Let’s say you drive to work every day following a certain route. It’s the route you take, because it’s the route everyone takes. Then one day, there’s a bad accident at a major intersection. Traffic’s stopped for blocks. What can you do?
Grumbling, you turn your car around, head back a few blocks, then pick your way through a few side streets and find a different way to work. And lo and behold: although it’s more mileage and uses all these back streets, your new route actually gets you to work faster!
The “detour” that turned out to be a new and better way of getting there had been available for months. You just never thought to try it, until an accident forced you to.
And that’s exactly the problem with most businesses in America today, both huge companies and individual entrepreneurs: we wait until the accident to go out and find the new and better way.Because people resist change, we allow the technology gap to widen and widen, without exploring it. We don’t change suppliers when things are working okay as they are. We don’t try new software, new tools, new technologies. We say, “If it ain’t broke, don’t fix it”– and we end up losing out to those who took the initiative to find new and better ways before the accident, those who are actively exploring their technology gap and who never wait for the accident to happen. The motto of the successful businessperson today is, “If it ain’t broken yet, good– now go find a better one!”And herein lies the key to success. Recall what the sixth and final law of economic alchemy tells us: your immediate economic potential is defined by your technology gap. Here’s what this means: how well you explore that area of “what you don’t know about yet,” and how regularly and rigorously you explore it, how much you discipline your mind to step out of its routines and look into new ways of doing things that you haven’t yet adopted, is what will determine your economic potential. Now, you know that there is no limit to resources, no limit to technology, no limit to demand, and no limit to wealth. Aren’t there any limits on anything?!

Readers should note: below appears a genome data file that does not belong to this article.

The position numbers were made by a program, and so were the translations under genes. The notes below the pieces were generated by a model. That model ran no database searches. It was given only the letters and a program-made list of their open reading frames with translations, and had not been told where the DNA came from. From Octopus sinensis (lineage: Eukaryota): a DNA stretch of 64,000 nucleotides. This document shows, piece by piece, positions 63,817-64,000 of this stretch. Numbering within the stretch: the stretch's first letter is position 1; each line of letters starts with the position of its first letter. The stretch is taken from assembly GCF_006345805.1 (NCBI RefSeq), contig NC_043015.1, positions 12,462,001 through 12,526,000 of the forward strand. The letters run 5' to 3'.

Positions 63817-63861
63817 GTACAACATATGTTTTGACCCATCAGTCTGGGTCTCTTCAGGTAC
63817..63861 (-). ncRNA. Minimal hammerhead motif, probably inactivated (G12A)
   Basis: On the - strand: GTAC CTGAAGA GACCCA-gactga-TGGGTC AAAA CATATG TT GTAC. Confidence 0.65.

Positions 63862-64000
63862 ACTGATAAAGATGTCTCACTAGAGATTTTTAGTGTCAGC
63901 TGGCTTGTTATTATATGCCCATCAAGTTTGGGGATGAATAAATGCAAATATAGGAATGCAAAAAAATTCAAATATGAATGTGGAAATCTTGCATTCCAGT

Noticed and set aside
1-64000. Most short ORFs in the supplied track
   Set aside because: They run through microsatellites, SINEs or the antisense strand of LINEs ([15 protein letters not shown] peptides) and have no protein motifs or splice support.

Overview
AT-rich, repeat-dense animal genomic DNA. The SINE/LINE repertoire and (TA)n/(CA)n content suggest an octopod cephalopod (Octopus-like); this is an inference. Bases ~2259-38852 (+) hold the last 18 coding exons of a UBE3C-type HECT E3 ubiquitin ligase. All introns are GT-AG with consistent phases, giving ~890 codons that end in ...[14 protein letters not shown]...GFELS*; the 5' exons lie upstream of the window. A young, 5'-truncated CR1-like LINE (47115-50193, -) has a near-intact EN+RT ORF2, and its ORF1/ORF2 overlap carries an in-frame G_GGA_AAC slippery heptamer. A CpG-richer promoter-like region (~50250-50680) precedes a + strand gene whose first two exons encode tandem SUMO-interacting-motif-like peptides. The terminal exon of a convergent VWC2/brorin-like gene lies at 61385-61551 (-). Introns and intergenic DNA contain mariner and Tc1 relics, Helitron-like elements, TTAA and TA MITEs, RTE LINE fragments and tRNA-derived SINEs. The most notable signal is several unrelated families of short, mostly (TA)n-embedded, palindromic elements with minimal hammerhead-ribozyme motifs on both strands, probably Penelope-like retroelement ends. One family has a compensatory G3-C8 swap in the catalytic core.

Yes. In fact, there is one thing that is limited, and this is perhaps your most precious resource, for it can never be replaced, no matter how wealthy, clever or powerful you are:
Your time.You cannot grow more hours in the day. However, you can make better use of those hours, just as American farmers learned to make better use of the same number of acres. And there is nothing more important in leveraging your time than the Internet– from scheduling and e-mail to video-conferencing and making presentations. Just as the computer is more than simply a glorified typewriter (which is exactly how most people used it at first), the Internet is far more than simply a glorified phone directory (which is how many are still using it today).
It is an instantaneous global communication system. Your ability to use it to leverage your time is the key to your success.